Duke Energy seeks to replace coal plant with new nuclear power, a win for American Experiment and John Locke Foundation
Duke Energy recently made a smart announcement outlining plans to replace one of the company’s coal-fired power plants with new small modular reactors at the Belews Creek Steam Station. In doing so, Duke is taking a “replace the existing coal plants with nuclear before retiring them” approach to ensure reliability is maintained or improved as required by HB 951.
This is the exact strategy American Experiment and the John Locke Foundation have suggested for North Carolina and Duke Energy over the last three years, and it is a major win for our organizations.
In addition to modeling the impact of energy policies in the Midwest, American Experiment has been very active in North Carolina, helping the John Locke Foundation write three reports on energy policy in the state.
Among these reports was our analysis of Duke Energy’s Carbon Plans, a report in which the utility laid out four different ways to reduce its carbon dioxide emissions in compliance with the state’s 100 percent carbon-free mandate, HB 951. Our modeling found the plans that relied heavily on wind and solar would be expensive and result in capacity shortfalls, i.e., rolling blackouts.
We also presented an alternative plan, which we called the “Least Cost Decarbonization” scenario, that relied extensively on the idea that existing coal plants should not be retired until there is a suitable, reliable nuclear plant built to replace them, as we wrote in our 2022 report:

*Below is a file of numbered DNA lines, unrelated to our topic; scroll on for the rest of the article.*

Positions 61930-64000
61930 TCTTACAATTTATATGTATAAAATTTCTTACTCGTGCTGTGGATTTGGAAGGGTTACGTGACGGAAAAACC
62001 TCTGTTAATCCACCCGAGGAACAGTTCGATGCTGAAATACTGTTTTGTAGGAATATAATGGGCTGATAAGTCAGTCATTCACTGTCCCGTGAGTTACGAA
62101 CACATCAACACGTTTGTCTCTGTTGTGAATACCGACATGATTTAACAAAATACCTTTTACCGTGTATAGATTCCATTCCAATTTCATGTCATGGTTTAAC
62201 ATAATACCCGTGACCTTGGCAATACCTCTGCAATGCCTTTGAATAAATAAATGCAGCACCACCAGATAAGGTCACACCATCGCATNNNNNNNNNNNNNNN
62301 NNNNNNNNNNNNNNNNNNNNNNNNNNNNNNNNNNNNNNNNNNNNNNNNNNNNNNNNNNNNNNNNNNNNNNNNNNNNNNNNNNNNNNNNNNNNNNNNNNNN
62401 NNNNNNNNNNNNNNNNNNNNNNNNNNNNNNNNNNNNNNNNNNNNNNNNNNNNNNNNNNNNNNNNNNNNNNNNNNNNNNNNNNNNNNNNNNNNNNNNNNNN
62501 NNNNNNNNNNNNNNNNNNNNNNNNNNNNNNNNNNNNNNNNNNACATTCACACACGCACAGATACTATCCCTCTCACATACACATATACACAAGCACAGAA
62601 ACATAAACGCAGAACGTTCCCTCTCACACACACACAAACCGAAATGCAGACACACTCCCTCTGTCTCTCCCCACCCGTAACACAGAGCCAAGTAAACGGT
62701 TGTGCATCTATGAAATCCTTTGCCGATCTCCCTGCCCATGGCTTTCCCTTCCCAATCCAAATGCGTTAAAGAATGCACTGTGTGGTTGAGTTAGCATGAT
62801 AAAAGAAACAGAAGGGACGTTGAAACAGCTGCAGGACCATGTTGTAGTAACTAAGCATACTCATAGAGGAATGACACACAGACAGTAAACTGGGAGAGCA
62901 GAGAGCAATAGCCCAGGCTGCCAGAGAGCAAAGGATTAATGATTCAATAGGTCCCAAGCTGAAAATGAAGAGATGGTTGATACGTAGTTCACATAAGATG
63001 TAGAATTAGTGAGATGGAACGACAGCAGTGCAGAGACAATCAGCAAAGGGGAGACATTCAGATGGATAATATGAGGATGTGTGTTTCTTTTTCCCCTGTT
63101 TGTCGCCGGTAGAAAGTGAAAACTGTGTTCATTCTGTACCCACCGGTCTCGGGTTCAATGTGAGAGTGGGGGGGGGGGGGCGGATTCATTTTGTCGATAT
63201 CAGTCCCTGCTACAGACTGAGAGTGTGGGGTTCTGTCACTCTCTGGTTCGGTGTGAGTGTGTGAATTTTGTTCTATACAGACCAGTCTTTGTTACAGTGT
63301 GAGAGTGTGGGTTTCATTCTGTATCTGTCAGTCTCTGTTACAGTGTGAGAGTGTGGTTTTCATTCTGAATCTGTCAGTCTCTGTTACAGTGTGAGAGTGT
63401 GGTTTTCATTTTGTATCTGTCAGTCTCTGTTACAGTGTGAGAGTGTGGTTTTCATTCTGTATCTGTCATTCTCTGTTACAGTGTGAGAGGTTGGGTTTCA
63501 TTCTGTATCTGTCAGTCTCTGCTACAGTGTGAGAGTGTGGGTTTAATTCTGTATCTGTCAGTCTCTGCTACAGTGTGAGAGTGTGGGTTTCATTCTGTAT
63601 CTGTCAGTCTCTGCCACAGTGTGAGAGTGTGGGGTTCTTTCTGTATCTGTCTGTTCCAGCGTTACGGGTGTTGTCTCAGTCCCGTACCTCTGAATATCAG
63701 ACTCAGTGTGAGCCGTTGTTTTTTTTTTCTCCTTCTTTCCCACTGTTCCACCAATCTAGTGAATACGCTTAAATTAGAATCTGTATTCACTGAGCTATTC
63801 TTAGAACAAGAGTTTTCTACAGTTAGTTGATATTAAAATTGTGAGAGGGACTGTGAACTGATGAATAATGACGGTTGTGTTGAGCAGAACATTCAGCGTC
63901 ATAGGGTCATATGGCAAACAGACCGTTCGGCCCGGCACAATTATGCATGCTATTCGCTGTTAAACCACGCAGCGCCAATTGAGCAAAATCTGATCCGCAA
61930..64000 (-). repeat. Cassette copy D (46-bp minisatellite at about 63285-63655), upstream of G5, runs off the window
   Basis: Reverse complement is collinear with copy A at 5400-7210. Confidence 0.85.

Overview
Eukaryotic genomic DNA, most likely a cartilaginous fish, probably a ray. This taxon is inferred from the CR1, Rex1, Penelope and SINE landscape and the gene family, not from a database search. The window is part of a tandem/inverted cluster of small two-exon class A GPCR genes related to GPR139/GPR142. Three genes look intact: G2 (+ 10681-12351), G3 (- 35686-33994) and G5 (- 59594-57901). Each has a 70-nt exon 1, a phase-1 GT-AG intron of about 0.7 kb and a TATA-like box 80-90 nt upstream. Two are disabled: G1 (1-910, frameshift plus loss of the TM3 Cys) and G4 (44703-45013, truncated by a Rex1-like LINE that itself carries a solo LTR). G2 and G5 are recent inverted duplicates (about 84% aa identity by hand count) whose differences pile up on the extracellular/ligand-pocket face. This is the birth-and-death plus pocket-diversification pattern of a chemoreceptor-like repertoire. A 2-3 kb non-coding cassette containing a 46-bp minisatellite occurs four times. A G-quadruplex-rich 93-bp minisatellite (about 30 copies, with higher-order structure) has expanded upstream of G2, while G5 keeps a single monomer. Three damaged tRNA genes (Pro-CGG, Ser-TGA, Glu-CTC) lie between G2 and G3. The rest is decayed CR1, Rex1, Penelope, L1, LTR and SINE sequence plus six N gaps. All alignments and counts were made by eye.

The LCD [scenario] would utilize existing coal plants to mitigate rising natural gas prices and keep these units online until the mid-2030s, when new nuclear power plants would be brought online to replace them. This strategy is consistent with the letter — and the spirit — of HB 951, which seeks to optimize low costs and reliability by providing flexibility on the timeline for coal unit retirements.40 This approach would also minimize fuel supply risks for natural gas, which could be constrained by a lack of pipeline capacity.
Gradually replacing coal plants with new nuclear facilities will save hundreds of billions of dollars compared to attempting to replace them with wind, solar, and battery storage and provide a superior reliability value to North Carolinians.
Xcel Energy should be taking Duke’s approach in Minnesota, but the company is foolishly planning to shut down Sherco 2, a 680 MW coal-fired power plant in Becker, at the end of this year. Instead of planning to replace this capacity with new nuclear, Xcel hopes to replace it with solar panels and expensive battery pilot projects.
Duke Energy should be applauded for coming to its senses on nuclear power. Hopefully, Minnesota utilities will wise up soon.